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A military leader of legendary genius, Caesar was also a great writer, recording the events of his life with incomparable immediacy and power. "The Civil War" is a tense and gripping depiction of his struggle with Pompey over the leadership of Republican Rome - a conflict that spanned the entire Roman world, from Gaul and Spain to Asia and Africa. Where Caesar's own account leaves off in 48 BC, his lieutenants take up the history, describing the vital battles of Munda, Spain and Thapsus, and the installation of Cleopatra, later Caesar's mistress, as Queen of Egypt. Together these narratives paint a full picture of the events that brought Caesar supreme power - and paved the way for his assassination only months later.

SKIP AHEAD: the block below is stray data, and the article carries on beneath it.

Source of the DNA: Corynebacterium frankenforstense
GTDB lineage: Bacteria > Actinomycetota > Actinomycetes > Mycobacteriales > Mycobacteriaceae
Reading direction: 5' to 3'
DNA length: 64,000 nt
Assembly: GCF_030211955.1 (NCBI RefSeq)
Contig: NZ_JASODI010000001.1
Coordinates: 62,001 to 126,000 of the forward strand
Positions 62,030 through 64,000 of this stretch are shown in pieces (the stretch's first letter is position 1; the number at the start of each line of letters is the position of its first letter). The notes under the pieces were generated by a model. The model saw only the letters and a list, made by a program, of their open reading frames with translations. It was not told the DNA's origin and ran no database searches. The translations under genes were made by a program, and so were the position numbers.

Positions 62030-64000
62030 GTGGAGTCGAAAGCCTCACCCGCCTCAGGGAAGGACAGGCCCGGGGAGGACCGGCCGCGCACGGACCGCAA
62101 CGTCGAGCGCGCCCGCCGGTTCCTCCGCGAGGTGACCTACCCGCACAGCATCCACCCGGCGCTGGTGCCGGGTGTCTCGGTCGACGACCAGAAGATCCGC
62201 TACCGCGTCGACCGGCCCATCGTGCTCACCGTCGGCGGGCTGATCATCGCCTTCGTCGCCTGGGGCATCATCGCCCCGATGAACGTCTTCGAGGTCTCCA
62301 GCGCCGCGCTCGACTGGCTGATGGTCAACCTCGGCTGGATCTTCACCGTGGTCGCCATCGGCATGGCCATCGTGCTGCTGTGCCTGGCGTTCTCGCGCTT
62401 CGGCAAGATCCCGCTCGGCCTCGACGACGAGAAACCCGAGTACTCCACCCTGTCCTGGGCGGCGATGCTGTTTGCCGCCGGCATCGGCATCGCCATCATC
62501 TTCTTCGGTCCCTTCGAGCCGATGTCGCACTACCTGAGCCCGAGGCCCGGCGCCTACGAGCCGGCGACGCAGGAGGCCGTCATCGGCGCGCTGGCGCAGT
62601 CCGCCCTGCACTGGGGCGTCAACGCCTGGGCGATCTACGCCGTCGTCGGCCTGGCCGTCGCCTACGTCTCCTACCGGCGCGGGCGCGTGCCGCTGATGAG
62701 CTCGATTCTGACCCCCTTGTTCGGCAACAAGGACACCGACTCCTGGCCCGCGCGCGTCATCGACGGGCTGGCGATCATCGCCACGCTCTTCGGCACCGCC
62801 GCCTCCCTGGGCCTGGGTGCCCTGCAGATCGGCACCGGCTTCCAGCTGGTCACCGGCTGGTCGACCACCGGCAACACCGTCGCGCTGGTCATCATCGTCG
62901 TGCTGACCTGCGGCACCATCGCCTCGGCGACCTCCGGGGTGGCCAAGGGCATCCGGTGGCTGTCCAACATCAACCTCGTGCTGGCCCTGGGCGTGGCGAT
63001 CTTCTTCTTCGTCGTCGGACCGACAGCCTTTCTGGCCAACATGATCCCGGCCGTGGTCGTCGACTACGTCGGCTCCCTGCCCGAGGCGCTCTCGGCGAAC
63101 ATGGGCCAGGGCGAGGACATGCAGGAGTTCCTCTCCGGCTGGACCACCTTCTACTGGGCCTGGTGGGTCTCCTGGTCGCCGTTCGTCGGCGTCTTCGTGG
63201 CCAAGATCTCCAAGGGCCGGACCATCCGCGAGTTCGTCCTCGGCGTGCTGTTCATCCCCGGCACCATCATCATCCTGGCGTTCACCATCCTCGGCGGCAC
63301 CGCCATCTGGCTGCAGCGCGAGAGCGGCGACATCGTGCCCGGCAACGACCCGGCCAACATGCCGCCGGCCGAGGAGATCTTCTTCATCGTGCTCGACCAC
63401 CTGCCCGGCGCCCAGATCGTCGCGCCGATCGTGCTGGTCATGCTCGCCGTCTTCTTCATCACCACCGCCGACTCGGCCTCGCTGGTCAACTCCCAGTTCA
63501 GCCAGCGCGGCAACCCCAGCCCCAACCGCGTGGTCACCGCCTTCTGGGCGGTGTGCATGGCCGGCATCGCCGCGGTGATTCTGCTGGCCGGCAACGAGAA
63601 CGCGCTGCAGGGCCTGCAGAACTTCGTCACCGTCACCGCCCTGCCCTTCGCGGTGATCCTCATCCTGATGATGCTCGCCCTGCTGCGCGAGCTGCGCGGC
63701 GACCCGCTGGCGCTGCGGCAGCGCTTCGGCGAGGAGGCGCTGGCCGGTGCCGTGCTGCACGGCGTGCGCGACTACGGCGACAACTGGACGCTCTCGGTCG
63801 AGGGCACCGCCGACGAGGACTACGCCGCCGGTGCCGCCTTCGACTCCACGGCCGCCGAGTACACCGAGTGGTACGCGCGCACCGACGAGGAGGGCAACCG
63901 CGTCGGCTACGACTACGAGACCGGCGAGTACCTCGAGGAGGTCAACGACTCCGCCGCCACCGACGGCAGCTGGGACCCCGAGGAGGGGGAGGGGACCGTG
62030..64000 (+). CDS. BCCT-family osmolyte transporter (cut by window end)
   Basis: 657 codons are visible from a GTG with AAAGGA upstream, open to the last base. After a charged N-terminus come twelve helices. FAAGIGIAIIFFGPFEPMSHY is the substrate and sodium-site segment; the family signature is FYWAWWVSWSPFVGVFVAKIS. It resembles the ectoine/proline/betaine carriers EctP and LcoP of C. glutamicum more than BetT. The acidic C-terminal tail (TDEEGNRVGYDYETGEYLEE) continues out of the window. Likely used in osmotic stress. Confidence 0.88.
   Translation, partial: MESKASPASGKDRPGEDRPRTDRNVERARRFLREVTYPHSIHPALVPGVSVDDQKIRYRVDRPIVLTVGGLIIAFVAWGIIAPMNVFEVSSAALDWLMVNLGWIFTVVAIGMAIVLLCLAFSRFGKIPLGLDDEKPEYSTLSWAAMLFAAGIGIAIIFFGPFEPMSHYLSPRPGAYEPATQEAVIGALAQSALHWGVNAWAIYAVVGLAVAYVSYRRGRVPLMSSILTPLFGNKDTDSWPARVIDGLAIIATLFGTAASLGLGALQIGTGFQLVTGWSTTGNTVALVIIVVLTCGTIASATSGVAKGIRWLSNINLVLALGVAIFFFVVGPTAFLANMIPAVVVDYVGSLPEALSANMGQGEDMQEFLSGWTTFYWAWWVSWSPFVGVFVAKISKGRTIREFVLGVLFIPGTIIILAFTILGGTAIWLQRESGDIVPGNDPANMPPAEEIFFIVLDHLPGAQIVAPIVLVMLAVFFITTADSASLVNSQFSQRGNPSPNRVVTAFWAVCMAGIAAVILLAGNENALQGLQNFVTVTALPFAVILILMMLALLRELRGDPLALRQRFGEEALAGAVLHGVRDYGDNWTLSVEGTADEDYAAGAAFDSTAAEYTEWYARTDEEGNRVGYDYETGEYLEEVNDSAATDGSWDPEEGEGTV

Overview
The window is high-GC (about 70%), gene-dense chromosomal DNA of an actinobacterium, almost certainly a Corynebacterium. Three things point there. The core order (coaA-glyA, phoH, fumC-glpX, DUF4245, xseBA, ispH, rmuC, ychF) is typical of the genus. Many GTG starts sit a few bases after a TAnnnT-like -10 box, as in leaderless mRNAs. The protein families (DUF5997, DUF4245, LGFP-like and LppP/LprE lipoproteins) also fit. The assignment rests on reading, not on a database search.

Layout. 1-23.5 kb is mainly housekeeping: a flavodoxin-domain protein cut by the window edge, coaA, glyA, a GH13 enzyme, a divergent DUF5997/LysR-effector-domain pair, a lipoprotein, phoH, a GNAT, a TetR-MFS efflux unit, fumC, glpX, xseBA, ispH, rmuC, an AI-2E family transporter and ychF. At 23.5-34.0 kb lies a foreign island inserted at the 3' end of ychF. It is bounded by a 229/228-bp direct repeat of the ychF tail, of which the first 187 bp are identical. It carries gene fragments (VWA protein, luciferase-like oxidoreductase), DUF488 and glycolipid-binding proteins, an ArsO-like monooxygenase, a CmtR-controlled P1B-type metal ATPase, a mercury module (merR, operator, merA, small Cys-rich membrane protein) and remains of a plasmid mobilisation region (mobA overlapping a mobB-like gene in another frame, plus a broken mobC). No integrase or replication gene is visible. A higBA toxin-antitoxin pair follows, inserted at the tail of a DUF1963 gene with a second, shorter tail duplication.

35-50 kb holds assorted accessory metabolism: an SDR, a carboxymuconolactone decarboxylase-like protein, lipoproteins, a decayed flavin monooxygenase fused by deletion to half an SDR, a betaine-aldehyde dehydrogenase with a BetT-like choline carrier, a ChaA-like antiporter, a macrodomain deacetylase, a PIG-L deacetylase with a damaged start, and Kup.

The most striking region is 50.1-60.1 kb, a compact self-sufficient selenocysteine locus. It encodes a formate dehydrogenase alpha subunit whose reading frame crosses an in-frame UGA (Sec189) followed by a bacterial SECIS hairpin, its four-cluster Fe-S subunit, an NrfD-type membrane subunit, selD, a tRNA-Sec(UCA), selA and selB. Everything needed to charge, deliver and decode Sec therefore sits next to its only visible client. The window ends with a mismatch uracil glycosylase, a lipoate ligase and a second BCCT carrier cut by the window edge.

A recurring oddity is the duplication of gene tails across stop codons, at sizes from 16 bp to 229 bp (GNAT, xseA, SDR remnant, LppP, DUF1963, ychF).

Gaius Julius Caesar was born in 100BC into an ancient patrician family. He was imprisoned for a time with his familly, for protesting against the then leadership of Sulla, but advanced slowly through the sixties rising to the rank of praetor and forming the 'first triumvirate' with Pompey and Crassus. Elected consul in 59BC, he then became Governor for Transalpine Gaul. After the death of Crassus and the defeat of Pompey in 45BC, Caesar returned to Rome as dictator. He was assassinated in March 44BC. Jane Gardner received degrees in Classics from Glasgow and Oxford Universities and was Senior Lecturer in Classics at Reading University. She is the author of, among others, Women in Roman Law and Society and The Roman Household: A Sourcebook.